|Dr Julia Race will represent Strathclyde on the SCCS Directorate|
Scientists from the University of Strathclyde will join fellow researchers within the Scottish Carbon Capture & Storage (SCCS) partnership, which already includes the British Geological Survey, Heriot-Watt University, the University of Aberdeen and the University of Edinburgh.
Research collaborations are already under way between academics from Strathclyde and other SCCS partner institutes. It is hoped this closer working relationship will lead to further joint research, which will support the commercialisation of the climate change technology worldwide.
Dr Julia Race (pictured), Senior Lecturer in Pipeline and Subsea Engineering at Strathclyde, who will represent the university on the SCCS Directorate, said:
We are very pleased to bring our own cutting-edge research expertise to the SCCS partnership, and look forward to developing further collaborations with the other partner institutes. CCS technologies offer a viable and cost-effective route to tackling carbon emissions from large emitters, such as power plants and industry. By helping to expand this centre of CCS excellence in Scotland, we can support its development and commercialisation worldwide."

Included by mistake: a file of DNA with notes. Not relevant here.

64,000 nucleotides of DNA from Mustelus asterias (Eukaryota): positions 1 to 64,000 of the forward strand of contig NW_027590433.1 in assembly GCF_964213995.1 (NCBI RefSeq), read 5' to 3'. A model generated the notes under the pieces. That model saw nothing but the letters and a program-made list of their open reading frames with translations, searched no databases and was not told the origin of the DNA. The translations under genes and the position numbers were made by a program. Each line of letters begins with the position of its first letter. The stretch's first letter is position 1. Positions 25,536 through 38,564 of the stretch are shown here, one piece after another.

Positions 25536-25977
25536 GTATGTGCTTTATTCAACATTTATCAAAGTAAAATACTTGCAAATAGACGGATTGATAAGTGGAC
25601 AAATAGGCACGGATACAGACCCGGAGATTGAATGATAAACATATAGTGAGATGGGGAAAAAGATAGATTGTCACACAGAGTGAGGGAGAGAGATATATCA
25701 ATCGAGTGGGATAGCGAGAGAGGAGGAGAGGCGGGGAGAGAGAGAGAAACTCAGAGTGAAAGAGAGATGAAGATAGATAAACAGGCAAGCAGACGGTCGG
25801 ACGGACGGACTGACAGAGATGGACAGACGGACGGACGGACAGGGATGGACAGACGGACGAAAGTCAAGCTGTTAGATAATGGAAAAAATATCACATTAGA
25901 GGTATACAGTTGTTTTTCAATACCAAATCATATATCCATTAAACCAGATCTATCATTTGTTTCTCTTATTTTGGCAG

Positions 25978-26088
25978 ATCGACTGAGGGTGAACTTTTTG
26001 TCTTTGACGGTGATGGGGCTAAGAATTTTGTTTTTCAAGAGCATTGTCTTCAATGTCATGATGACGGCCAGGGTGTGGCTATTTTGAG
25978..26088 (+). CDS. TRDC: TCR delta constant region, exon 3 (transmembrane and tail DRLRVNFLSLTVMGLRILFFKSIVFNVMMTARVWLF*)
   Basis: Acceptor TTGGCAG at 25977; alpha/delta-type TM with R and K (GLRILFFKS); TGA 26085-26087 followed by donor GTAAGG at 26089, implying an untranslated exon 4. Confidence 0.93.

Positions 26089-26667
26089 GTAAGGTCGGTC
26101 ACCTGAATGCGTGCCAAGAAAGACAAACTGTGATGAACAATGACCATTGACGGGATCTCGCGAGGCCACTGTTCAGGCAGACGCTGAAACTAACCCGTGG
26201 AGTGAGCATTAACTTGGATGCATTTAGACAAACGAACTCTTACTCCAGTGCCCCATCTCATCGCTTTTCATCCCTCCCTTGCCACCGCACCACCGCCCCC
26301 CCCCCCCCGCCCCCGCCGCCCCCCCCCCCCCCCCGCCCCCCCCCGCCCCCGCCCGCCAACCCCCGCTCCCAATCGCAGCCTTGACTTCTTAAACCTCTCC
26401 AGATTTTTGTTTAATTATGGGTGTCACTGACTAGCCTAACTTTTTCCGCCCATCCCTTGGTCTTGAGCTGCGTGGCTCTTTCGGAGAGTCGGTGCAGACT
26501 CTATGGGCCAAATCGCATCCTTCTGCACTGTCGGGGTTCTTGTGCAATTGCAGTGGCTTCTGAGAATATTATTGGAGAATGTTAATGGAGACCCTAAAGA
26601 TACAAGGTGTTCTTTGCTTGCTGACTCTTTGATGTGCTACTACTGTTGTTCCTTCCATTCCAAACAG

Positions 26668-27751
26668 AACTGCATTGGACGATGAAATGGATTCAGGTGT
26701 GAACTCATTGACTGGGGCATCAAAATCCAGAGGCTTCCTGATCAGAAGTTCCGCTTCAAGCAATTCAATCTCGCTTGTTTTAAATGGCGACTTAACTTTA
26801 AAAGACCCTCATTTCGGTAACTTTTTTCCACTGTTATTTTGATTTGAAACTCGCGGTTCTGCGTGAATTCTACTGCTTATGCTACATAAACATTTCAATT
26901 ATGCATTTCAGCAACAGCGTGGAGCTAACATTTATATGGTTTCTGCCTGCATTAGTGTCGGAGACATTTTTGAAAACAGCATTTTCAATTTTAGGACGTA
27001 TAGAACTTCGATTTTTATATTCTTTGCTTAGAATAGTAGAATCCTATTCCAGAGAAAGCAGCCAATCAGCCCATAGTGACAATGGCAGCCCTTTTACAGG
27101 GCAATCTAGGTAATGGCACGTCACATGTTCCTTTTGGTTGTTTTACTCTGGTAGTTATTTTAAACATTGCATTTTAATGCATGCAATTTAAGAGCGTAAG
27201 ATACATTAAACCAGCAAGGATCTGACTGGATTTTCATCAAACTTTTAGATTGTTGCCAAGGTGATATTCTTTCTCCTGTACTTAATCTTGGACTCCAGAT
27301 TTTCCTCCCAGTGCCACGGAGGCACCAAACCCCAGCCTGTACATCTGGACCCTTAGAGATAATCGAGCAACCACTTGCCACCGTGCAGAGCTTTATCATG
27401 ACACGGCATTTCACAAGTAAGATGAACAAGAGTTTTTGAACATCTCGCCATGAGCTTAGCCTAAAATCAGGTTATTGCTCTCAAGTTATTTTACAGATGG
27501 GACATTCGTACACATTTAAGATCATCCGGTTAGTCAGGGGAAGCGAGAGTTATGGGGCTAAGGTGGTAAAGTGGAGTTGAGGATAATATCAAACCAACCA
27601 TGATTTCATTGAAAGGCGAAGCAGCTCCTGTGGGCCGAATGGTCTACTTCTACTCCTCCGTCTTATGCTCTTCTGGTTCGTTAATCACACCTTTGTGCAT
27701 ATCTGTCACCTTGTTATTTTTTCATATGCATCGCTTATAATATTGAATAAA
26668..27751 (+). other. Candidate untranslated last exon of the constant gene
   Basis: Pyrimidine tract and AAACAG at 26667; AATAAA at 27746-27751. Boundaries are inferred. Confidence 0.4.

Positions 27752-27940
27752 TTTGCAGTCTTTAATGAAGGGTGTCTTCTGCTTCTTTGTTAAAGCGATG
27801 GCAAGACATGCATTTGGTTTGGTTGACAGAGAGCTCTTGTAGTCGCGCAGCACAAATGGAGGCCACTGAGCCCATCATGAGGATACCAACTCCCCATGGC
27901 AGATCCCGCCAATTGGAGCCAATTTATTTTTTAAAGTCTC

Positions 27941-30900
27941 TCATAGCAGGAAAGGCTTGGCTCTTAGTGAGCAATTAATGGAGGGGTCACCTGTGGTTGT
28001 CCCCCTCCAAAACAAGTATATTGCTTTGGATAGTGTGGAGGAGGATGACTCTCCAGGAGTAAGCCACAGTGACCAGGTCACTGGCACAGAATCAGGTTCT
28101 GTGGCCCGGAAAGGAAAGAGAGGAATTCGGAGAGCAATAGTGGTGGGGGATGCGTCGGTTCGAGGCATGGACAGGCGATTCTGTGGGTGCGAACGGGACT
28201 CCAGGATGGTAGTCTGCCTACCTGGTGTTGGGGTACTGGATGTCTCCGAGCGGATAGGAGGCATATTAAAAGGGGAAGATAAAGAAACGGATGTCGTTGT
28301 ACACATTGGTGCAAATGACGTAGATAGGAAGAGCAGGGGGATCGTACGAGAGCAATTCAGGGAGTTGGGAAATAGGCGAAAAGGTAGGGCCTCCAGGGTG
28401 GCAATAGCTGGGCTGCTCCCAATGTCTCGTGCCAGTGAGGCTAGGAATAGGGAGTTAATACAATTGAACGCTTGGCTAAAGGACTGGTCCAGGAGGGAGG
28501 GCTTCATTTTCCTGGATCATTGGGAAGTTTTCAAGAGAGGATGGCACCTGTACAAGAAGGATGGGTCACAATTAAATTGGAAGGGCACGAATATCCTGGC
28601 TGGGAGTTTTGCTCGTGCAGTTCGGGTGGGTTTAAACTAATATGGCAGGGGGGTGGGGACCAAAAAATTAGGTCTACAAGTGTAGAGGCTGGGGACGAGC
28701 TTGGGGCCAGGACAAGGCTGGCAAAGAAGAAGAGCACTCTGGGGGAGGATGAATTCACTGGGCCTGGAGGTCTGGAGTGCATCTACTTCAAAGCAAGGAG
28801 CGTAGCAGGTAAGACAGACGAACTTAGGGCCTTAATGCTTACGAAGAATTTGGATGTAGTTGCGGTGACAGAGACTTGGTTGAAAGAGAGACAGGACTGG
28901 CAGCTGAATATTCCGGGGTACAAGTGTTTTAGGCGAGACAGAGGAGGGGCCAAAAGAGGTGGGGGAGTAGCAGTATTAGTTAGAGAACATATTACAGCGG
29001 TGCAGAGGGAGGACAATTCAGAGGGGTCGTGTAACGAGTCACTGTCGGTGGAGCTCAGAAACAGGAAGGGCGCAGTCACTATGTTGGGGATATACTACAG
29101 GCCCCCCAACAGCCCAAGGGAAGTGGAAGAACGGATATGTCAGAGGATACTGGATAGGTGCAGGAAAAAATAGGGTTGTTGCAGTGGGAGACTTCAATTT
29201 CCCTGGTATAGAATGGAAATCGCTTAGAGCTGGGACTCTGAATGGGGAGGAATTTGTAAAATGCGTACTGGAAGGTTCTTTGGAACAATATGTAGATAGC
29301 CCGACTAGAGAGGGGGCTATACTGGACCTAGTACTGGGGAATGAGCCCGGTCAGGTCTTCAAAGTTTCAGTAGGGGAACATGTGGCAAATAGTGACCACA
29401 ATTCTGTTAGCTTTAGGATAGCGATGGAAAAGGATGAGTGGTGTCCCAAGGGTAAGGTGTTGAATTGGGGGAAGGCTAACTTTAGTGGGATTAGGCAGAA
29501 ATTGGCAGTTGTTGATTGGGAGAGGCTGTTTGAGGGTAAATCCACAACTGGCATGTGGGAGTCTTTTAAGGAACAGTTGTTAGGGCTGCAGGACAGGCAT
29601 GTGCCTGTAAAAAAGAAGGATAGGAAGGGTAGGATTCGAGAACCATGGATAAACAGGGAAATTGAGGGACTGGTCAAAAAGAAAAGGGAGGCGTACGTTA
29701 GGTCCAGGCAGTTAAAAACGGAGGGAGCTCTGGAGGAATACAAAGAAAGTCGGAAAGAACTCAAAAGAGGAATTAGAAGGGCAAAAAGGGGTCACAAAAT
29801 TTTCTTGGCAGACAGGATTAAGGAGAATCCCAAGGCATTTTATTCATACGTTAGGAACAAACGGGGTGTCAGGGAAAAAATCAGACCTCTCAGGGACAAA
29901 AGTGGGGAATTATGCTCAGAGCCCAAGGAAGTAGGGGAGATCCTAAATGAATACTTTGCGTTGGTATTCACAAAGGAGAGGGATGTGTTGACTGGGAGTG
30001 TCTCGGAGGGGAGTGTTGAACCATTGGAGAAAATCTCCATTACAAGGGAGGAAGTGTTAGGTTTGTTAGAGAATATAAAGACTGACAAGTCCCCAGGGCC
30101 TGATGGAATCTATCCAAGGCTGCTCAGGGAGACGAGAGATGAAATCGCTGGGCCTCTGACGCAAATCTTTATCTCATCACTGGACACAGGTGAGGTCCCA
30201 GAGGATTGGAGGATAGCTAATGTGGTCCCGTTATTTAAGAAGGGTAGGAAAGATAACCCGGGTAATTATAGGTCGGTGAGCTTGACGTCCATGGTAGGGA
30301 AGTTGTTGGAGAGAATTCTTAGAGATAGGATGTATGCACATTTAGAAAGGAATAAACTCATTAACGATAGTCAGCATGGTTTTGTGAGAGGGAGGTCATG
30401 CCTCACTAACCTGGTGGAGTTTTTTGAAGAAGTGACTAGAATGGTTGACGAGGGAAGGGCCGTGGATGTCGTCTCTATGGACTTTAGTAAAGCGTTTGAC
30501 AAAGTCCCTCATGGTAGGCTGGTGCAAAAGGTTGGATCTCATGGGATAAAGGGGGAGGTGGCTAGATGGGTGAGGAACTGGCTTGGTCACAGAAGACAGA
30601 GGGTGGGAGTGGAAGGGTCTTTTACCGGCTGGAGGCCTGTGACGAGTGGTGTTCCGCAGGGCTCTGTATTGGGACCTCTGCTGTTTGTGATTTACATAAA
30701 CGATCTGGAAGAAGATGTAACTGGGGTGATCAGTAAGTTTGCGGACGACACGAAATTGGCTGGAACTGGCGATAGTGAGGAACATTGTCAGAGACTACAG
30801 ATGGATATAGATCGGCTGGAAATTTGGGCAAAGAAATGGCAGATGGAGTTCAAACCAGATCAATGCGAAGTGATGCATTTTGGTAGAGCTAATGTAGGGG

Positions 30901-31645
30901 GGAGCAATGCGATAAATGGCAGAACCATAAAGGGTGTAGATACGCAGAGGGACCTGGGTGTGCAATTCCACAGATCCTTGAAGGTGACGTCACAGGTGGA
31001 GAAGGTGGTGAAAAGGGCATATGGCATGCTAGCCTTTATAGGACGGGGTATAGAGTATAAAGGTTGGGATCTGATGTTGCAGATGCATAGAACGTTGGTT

Prof Stuart Haszeldine, University of Edinburgh, SCCS Director, said:
We are delighted to welcome the University of Strathclyde to the SCCS partnership. They bring further world-class expertise to our research portfolio, particularly in the fields of CO₂ transport and environmental impact of CO₂ storage. This brings scope for greater focus on these areas of research, which are essential as we work towards the deployment of CCS at large scale in order to meet global carbon targets. As full-chain CCS projects start to make real progress, in North America and elsewhere, we look forward to building the collaborations that support these ambitions."
The announcement comes as SCCS counts down to its annual conference in Edinburgh on 29 October, which this year focuses on the North Sea and its assets as a catalyst for creating a CCS industry that could store hundreds of years' worth of CO₂ emissions from Europe's power and industry sectors.